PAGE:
What I Learned From Blogging Every Day In November


Today is the last day of my 30-day blogging challenge. I set out to write and publish on my website every day in November. Some days, this was easy. I had a concept, I scribbled down an outline, then cranked out a blog in twenty minutes. Other days I realized at 11pm that I hadn’t written anything for the day, and I wanted nothing more than to go to sleep. I stayed up and wrote anyway. 

Overall, this was a fantastic experience. Here are the main things I learned by doing this. 

I got a lot better at writing.

I don’t think I “became a better writer” but I got a lot better at writing. That is to say, I learned to state my opinion instead of qualifying it with “in my experience” and “often times”. It’s my blog. It’s all my experience. I also got better at saying things right the first time. Instead of dancing around an idea for two paragraphs and then cutting it down later, I got better at stating my ideas in three sentences the first time. 

I realized it’s easier to do something every day than once a week.

We don’t need to floss every day. Realistically, we only need to floss every five or six days. I know this because each time I go to the dentist they ask me if I floss every day. I tell them “about two times a week” and they say “oh that’s fine”.  They tell everyone to floss every day because it’s easier to floss every day than it is to remember to floss every five days. It’s the same with writing. It’s the same with anything. If we can make a daily habit of our goals, we’ll be much more likely to achieve them than if we try to work on them once a week. Technically, doing something once a week is easier, but when it comes down to it, doing something once a day is actually easier. 

I learned to be a professional and show up anyway.

Seth Godin often expounds on the idea that creative people let themselves off the hook. Doctors, and pilots, and baristas all have to show up and do their job, even if they don’t feel like it. Meanwhile, creative people only produce when they’re in the mood, or when they have a muse. In his new book, This Is Marketing, Seth says, “If all you do is follow your (make-believe) muse, you may discover that the muse is a chicken, and it’s steering you away form the important work. And if the authentic you is a selfish jerk, please leave him at home.” I want to avoid the experience-focused trap of only creating when I am feeling it. I want to show up day in, and day out, and get better at my craft. Even if Reese has nothing compelling to say, he’ll find something compelling to say.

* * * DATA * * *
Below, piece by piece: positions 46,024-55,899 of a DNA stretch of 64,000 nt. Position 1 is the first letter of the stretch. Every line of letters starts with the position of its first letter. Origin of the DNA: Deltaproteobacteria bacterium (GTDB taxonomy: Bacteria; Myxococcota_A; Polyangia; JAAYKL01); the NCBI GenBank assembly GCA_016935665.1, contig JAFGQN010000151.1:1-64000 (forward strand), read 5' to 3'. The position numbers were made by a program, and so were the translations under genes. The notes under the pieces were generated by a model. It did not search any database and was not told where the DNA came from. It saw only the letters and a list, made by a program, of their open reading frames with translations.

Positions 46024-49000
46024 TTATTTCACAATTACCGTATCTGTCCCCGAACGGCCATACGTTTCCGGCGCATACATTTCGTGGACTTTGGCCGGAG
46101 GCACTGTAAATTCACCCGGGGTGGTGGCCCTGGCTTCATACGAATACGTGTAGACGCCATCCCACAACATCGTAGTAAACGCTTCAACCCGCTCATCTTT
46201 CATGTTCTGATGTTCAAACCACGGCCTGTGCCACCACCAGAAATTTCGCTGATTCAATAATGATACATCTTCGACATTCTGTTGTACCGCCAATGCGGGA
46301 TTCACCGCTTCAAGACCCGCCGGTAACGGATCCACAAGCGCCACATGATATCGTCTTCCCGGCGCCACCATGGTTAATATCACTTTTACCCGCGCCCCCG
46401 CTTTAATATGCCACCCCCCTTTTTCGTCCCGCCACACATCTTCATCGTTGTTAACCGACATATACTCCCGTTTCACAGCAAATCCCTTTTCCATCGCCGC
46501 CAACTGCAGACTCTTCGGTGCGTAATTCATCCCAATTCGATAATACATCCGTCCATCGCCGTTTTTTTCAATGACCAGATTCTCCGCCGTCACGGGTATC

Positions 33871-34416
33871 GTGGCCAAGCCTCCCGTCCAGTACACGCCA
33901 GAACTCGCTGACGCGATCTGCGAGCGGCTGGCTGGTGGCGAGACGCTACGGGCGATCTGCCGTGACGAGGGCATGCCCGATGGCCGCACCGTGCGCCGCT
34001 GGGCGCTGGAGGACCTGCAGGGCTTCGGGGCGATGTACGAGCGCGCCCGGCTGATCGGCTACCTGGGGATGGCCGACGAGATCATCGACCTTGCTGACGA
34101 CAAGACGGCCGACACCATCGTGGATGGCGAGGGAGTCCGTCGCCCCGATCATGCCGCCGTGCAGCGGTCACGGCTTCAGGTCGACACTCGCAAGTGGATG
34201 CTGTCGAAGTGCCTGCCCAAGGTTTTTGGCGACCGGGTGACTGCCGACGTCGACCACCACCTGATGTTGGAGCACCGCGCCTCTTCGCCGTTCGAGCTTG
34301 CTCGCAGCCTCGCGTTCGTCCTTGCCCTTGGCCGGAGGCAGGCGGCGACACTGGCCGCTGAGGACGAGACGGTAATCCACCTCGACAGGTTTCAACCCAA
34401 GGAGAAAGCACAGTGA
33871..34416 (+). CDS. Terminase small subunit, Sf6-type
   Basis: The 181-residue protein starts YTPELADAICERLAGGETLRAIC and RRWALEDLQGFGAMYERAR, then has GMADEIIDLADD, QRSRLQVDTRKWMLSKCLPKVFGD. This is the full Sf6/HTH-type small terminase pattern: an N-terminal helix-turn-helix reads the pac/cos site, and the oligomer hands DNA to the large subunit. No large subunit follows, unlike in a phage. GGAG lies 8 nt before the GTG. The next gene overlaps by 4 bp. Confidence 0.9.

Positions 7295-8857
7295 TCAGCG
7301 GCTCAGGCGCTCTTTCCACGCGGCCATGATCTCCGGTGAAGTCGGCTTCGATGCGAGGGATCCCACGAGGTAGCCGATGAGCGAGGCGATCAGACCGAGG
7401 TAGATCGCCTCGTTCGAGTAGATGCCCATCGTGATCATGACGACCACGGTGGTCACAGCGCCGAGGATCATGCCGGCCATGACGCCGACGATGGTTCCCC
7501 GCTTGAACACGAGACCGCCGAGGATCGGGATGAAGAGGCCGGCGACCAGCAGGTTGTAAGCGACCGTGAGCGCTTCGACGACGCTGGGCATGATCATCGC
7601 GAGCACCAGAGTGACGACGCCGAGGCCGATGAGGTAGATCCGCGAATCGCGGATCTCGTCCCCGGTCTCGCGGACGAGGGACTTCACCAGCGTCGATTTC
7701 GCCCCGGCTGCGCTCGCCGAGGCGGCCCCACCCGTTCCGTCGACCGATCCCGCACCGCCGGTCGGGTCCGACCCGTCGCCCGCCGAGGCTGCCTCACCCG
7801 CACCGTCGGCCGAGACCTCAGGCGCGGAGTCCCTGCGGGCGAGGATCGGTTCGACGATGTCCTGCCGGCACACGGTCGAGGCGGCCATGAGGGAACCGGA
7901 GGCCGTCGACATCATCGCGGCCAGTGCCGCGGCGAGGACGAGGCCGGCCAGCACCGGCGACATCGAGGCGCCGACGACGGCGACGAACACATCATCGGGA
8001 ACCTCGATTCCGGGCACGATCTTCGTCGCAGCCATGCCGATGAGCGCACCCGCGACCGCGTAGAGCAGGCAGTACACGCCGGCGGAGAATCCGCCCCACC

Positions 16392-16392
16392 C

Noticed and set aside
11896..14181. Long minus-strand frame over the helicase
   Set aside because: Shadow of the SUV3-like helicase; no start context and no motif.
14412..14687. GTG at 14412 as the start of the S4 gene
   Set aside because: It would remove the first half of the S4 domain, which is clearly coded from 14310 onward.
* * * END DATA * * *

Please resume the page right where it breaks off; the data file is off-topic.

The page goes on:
I achieved a lot this month.

I had almost 600 different people visit my site in the 11 months of 2018 that we’ve experienced so far. A third of them visited in November. If I keep writing and this trend continues, I could have almost 2500 unique visitors in 2019. 

I wrote twelve thousand, four hundred and eighty two words. 12,482! All those little posts sure added up. If I did this for two or three more months, I’d be within spitting distance of a full length book. Writing a book no longer seems like an impossible vapory idea. That’s a great discovery. 

What’s next?

I think I’ve realized that blogging every day in this format is not something I want to continue doing in December. However, committing to another daily discipline next month is something I do want to continue. The learning curve I’ve climbed over the past 30 days has been amazingly insightful. I want to do 30-day challenges like this more often. What’s next? Running? Creating videos? Writing songs? Networking? Drawing? 

I’m not sure yet. Tonight, I’m spending the evening alone to relax, enjoy content that’s already been made, and figure out what’s next. 

Thanks for reading!

Joshua Reese